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ADMINISTRATIVE LAW | SPPA / Fairness (Administrative)

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Associations - Justiciability

. Bertrand v. Academic Medical Organization of Southwestern Ontario

In Bertrand v. Academic Medical Organization of Southwestern Ontario (Ont CA, 2024) the Ontario Court of Appeal considered an application by individual medical educators against the cessation of academic funding under the 'AHSC AFP Template Funding Agreement' made between various academic and medical bodies and the Minister of Health and Long-Term Care.

Here the court considers justiciability and unincorporated associations:
[15] In any event, even if the appellants were in effect third party beneficiaries who had a right to enforce the Agreement, the application judge was right to conclude that a court’s review of the discretionary decision of an unincorporated association was limited to whether it acted in accordance with its internal rules, the principles of natural justice, and whether the decision was bona fide. Perell J. summarized the relevant legal principles in Karahalios v. Conservative Party of Canada, 2020 ONSC 3145, at para. 183:
If a significant private law right or interest is involved; for example if a member of the association has been expelled or lost his or her membership status, been deprived of his or her membership privileges, or his or her ability to pursue vocations and avocations associated with the association, the court does not review the merits of the association’s conduct or decision but reviews whether the purported expulsion or loss of membership or of membership privileges was carried out according to the applicable rules of the association and with the principles of natural justice (procedural fairness), and without mala fides. Thus, where there is jurisdiction as a matter of contract and a significant right or interest is engaged, the court may determine: (a) whether the voluntary group or unincorporated association acted in accordance with its rules; (b) whether it acted in accordance with the principles of natural justice; and (c) whether the association’s decision was come to bona fide. [Citations omitted.]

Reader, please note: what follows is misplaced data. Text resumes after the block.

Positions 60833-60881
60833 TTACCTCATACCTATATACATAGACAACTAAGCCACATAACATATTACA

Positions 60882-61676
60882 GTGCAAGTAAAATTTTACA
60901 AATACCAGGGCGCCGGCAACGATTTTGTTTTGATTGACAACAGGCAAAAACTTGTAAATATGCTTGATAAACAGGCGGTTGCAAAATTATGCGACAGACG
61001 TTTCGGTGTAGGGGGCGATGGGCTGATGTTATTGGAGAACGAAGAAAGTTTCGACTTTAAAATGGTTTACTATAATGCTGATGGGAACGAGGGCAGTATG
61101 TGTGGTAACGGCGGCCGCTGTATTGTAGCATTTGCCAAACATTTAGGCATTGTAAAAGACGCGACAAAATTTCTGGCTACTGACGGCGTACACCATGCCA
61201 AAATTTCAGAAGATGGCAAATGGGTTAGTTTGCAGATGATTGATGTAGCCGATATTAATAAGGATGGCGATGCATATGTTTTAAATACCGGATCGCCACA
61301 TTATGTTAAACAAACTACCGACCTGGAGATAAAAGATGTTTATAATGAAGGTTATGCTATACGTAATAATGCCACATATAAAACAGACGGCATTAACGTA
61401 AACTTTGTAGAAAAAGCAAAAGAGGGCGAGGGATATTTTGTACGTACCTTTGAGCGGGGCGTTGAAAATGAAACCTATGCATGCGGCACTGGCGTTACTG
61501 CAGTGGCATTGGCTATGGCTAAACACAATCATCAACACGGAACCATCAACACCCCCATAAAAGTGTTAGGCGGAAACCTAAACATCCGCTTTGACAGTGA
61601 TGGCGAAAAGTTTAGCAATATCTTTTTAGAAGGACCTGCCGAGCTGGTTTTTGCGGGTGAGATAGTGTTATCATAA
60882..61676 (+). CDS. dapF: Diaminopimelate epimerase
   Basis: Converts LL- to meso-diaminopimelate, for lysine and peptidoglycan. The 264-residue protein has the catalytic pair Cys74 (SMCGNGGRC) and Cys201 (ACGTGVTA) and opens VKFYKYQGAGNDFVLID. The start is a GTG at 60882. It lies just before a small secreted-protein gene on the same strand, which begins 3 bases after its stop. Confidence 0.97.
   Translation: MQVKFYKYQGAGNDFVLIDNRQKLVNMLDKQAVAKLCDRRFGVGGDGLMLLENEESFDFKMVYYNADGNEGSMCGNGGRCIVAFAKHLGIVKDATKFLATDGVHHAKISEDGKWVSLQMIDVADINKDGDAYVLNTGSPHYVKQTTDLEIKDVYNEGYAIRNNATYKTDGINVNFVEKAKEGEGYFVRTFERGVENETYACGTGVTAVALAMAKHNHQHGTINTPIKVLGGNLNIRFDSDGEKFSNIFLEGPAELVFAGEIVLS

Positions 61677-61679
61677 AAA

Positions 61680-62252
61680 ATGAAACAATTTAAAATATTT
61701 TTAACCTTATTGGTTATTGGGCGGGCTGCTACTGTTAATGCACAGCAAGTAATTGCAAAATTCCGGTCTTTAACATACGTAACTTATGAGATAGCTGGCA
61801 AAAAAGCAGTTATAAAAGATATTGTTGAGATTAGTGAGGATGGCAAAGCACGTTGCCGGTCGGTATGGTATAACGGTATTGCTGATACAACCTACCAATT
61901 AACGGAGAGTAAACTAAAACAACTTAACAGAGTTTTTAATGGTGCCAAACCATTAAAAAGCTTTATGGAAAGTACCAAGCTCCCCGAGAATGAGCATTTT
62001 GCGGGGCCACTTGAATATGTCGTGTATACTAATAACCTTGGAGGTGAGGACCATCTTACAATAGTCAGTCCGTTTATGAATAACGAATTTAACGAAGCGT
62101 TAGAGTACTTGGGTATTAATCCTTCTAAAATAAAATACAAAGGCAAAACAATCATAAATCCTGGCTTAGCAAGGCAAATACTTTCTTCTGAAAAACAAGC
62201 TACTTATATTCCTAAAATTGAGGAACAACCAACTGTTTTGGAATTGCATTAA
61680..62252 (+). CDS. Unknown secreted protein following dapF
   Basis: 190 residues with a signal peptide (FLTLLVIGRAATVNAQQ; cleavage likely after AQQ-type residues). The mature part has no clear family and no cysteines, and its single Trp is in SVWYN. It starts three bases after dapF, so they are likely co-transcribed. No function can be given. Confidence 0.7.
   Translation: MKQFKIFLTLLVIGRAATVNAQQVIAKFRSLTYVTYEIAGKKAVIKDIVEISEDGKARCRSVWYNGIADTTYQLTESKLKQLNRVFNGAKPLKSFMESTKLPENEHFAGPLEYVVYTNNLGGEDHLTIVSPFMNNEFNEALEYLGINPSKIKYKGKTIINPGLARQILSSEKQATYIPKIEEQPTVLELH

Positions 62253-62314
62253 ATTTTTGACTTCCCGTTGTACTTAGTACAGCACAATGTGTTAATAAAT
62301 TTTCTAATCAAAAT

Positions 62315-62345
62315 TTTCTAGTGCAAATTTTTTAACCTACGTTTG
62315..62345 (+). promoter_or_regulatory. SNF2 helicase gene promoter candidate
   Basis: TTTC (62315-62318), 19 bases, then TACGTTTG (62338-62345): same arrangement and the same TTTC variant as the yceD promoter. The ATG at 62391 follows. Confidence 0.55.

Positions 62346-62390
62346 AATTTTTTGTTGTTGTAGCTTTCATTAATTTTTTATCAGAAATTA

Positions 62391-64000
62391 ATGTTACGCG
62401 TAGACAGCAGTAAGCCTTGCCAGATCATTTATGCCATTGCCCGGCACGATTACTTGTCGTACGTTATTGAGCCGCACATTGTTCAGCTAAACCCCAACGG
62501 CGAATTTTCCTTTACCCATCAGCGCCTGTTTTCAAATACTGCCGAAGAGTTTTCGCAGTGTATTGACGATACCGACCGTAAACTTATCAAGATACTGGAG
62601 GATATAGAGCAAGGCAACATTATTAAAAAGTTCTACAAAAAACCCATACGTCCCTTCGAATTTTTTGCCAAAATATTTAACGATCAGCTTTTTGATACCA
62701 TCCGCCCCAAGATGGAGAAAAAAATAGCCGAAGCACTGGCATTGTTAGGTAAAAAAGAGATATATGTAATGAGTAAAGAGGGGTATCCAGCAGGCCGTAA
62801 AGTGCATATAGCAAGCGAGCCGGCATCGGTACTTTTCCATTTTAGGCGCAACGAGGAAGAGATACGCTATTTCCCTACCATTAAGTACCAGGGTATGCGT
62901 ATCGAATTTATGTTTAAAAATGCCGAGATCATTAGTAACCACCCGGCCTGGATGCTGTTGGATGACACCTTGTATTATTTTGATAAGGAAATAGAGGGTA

[16] Given the application judge’s finding that AMOSO’s decision-making process – detailed in the respondents’ affidavits and in the minutes of AMOSO’s sub-committee’s meetings – not only met, but exceeded, these requirements, he correctly concluded that it was not open to him to assess the correctness of AMOSO’s decision. In other words, the appellants’ contractual rights were satisfied by the process that AMOSO conducted, regardless of the correctness of the outcome.
. Birhane v. Medhanie Alem Eritrean Orthodox Tewahdo Church

In Birhane v. Medhanie Alem Eritrean Orthodox Tewahdo Church (Ont CA, 2023) the Court of Appeal briefly notes limits of justiciability that apply to associations and churches:
[41] It is true that this court has accepted the general rule that where “the rules of a self-governing organization, especially a religious organization, provide an internal dispute resolution” to a person “who has been aggrieved by a decision of that organization”, that person “must seek redress in the internal procedures of that organization”: Hart v. Roman Catholic Episcopal Corporation of the Diocese of Kingston, in Canada, 2011 ONCA 728, 344 D.L.R. (4th) 332, at para. 18.


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Last modified: 06-05-24
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